A blockchain is a distributed database that is shared across the nodes of a network. Similarly, a blockchain saves information electronically in digital format.
Blockchains are well recognized for their critical functions in cryptocurrency systems like Bitcoin to keep a secure and decentralized record of transactions.
The blockchain’s innovation is that it ensures the accuracy and security of a data record and generates trust without the requirement for a trusted third party.
The way data is arranged differs considerably between a standard database and a blockchain. A blockchain collects information in the form of groups known as blocks, which hold data sets. It is closed and connected to the previous block which forms a data chain known as the blockchain.
All additional information is contributed only after the newly added block is compiled into a newly formed block, which is subsequently added to the chain once completed.
A database normally organizes data into tables, but a blockchain organizes data into blocks that are linked together. This data structure generates an irreversible temporal line of data when implemented decentralized nature. When a block is finished, it is cast in stone and becomes part of this chronology. When a block is added to the chain, it gives a specific timestamp.
How Does It Work?
The main purpose of Blockchain is to enable digital information to be recorded and disseminated, but not modified. Similarly, A blockchain serves as the foundation for immutable ledgers, or records of transactions that cannot be changed, erased, or destroyed. In the same vein, blockchains are also known as DLT, DLT means distributed ledger technology.
The blockchain idea was initially suggested as a research project in 1991, and it predated its first popular application in use in 2009 known as Bitcoin. After that, the use of blockchains has risen tremendously, it is all because of the creation of development cryptocurrencies, decentralized finance (DeFi) apps, non-fungible tokens (NFTs), and smart contracts.
A blockchain enables data in a database to be spread across several network nodes which are located in various locations.
This not only increases redundancy but also assures the fidelity of the data stored in the database.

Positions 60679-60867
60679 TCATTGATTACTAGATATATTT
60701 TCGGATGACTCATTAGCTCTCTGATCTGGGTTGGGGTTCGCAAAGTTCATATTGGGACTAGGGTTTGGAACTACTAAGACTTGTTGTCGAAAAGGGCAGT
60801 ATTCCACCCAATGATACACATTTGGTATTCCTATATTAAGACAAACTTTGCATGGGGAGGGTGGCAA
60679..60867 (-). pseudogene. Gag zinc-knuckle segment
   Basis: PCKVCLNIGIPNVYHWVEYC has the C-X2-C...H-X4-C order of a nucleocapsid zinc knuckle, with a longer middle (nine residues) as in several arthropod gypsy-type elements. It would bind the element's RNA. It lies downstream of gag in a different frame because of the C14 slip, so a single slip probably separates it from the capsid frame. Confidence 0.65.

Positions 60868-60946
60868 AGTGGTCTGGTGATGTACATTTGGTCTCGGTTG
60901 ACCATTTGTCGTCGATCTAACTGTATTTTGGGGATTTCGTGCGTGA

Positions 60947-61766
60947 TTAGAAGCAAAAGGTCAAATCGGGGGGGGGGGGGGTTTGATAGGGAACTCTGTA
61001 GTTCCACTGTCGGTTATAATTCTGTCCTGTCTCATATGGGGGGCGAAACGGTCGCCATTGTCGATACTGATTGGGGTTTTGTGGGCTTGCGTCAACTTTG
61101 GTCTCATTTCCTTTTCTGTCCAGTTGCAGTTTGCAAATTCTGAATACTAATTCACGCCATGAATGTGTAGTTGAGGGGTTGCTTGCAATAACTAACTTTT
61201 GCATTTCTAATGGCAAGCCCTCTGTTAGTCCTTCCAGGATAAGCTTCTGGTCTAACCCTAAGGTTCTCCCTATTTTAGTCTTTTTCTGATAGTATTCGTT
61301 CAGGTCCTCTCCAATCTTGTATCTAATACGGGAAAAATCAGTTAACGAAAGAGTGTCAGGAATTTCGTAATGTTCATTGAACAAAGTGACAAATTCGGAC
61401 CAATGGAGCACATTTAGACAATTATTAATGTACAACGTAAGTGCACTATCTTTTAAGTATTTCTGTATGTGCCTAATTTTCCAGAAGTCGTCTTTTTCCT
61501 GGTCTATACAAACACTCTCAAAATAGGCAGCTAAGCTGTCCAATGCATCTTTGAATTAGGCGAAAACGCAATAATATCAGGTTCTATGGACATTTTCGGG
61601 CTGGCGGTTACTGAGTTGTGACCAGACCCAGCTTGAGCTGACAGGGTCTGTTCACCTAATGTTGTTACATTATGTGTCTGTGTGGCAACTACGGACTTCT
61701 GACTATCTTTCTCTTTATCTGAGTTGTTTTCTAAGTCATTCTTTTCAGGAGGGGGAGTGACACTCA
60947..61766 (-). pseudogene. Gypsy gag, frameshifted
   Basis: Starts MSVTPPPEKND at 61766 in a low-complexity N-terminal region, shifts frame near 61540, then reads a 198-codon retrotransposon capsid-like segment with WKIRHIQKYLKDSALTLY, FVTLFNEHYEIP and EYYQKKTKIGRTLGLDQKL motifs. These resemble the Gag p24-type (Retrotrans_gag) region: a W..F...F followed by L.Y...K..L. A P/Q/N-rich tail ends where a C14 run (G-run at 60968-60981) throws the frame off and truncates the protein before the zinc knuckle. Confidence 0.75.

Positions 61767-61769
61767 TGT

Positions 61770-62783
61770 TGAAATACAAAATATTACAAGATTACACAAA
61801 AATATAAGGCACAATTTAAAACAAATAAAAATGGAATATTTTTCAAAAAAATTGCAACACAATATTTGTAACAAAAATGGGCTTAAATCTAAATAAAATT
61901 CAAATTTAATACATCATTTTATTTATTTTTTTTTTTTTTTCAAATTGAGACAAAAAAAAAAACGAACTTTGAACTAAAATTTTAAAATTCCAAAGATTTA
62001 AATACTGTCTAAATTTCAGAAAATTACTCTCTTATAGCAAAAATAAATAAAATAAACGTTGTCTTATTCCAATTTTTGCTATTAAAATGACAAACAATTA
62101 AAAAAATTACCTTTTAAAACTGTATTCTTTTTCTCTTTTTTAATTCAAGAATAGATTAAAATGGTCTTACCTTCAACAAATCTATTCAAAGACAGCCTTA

For Instance, if someone attempts to edit a record in the database, the other nodes are not impacted.
If a single user tampers with the Bitcoin transaction record, the other nodes will soon cross-reference each other and identify the node that has the wrong data. This strategy facilitates the creation of a precise and observable sequence of events. As a result, no one node in the network has the ability to change the information stored inside it.
As a result, information and history are irreversible. A record might be a list of transactions, but it is also feasible for a blockchain to hold additional information.
Is Blockchain Secure?
In numerous ways, blockchain technology delivers decentralized security and trust. New blocks are always added in a chronological and linear sequence. That is, they are always placed at the blockchain’s “end.”
It’s extremely difficult to modify the contents of a block once it’s been put to the end of the blockchain unless a majority of the network agrees to do so.
This is because each block contains its own hash, and the time stamp indicated before. To produce hash codes, a mathematical function turns digital data into a string of numbers and characters.
Due to the obvious scale of many cryptocurrency networks, the expense of accomplishing the feat would almost certainly be unattainable. This would be not only very costly but also likely futile. Such an action would not go unnoticed by network members, who would detect such substantial changes to the blockchain.
Pros and Cons of Blockchain
Sum Up :
We are going to cover this article in the second part. In the upcoming article, we are going to tell you the benefits & drawbacks of Blockchain.